Village boards in both River Forest and Oak Park made bold moves Monday night. Bold, if you can consider bold, actions to move ahead on projects 10 years on the drawing board.
In River Forest, the village board approved construction of a mixed-use project at Lake Street and Lathrop. Luxury condos, and mainly restaurant use on the ground floor, will rise five stories on a site that right now is a mish-mash of uninspiring storefronts. The plan for this site, seen by successive elected boards as key to creating something akin to a downtown in River Forest, has been known for more than a decade. Serious soil contamination from a dry cleaner on the block, the real estate depression that hit in 2008 and the inertia that oddly infected the preferred developer for far too long, all created a perpetual stall of this worthy project.
Sure, some locals made the usual noise that the project was too tall, too dense, lacked enough parking, and that the design was somehow inadequate. Happily, the village board powered through that limited opposition and have finally set this project into immediate motion.
Over in Oak Park, Monday, a unanimous village board took the seemingly modest step of approving a $65,000 contract with a consultant to study traffic patterns and volume along Washington and Jackson boulevards. How can this be notable? Only because it sets up, a decade later, some sort of final action to retool the four-lane portions of Madison Street into a street more approachable by pedestrians and bicyclists, especially our school-age kids, more conducive to new residential and commercial development, and more in keeping with what are, on either side of Madison, terrific residential neighborhoods.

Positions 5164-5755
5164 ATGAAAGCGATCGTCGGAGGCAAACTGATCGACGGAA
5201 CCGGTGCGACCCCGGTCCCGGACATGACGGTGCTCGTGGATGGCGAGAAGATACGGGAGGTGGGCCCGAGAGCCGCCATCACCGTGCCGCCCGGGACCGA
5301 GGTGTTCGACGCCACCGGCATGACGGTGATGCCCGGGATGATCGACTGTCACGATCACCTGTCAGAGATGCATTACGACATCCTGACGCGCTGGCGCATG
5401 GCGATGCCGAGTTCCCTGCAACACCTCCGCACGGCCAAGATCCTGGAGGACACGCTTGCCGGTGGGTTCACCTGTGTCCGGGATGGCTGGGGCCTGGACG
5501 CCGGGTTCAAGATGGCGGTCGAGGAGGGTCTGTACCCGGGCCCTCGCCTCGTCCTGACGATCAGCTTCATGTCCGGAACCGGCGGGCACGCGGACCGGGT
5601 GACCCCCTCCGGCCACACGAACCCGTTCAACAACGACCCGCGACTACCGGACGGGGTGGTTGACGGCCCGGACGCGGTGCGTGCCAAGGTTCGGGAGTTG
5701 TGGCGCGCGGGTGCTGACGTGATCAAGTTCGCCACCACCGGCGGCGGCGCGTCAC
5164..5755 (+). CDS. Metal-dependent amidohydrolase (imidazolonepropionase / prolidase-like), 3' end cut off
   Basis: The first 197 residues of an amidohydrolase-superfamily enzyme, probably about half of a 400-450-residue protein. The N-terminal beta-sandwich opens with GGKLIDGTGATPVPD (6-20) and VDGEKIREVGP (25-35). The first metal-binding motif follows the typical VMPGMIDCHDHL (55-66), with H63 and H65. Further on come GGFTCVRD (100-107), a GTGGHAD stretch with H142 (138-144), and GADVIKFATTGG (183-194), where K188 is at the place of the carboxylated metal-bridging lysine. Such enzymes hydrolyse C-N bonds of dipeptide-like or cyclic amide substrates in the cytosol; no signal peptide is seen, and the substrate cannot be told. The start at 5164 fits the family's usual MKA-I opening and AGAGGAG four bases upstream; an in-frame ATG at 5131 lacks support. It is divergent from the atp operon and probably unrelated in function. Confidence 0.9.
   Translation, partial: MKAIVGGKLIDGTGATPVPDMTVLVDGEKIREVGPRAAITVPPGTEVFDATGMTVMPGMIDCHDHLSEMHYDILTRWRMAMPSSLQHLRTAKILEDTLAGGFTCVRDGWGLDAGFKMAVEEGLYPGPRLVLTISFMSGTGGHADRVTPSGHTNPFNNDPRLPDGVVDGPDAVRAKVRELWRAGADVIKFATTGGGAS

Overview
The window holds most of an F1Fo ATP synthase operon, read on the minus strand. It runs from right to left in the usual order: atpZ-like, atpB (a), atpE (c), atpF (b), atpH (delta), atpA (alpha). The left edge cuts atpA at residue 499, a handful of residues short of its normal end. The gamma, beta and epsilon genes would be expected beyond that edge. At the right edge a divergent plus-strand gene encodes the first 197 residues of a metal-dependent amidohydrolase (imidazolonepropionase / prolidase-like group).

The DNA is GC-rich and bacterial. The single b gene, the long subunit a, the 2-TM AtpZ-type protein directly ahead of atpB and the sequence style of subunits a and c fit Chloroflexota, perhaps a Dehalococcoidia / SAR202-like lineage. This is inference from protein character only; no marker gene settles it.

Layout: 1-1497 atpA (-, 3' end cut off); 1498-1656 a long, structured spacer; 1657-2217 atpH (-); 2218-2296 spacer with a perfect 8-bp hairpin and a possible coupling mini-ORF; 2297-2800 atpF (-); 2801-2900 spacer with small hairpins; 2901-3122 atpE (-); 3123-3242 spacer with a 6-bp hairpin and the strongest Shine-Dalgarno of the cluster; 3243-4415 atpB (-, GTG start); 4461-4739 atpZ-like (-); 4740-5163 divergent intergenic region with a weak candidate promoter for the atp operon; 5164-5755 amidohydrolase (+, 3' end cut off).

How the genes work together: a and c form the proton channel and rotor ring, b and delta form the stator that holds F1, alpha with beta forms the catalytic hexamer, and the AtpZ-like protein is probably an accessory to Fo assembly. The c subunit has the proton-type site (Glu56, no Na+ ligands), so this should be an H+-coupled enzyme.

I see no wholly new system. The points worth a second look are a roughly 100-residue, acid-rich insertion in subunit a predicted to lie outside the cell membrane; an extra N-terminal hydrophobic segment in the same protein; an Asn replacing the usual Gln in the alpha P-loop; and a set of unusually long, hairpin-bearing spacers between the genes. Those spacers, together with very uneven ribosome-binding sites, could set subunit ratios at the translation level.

So-called “traffic-calming” measures are ripe for teasing. Hard to come up with a more jargony government term than “traffic-calming.” Doesn’t mean it isn’t a good idea.
In recent years, as this page has often made plain, Oak Park’s village government has effectively turned its eye and its resources to Madison Street. To have attention paid to a commercial area that is not downtown Oak Park is a victory in and of itself. Changes in zoning, several modest to medium successes in development, and soon-to-be approved changes in traffic patterns all set this street up for a notable new mixed-use development of village-owned property at Madison Street and Oak Park Avenue.
And important not to lose track that multiple decisions on Madison have a Dec. 31 deadline as the TIF is set to expire and money in that fund will need to be, at least, committed to specific projects by then.
In both River Forest and Oak Park, our village boards, for the most part, work. Good to see headway on these long-discussed, long-delayed projects.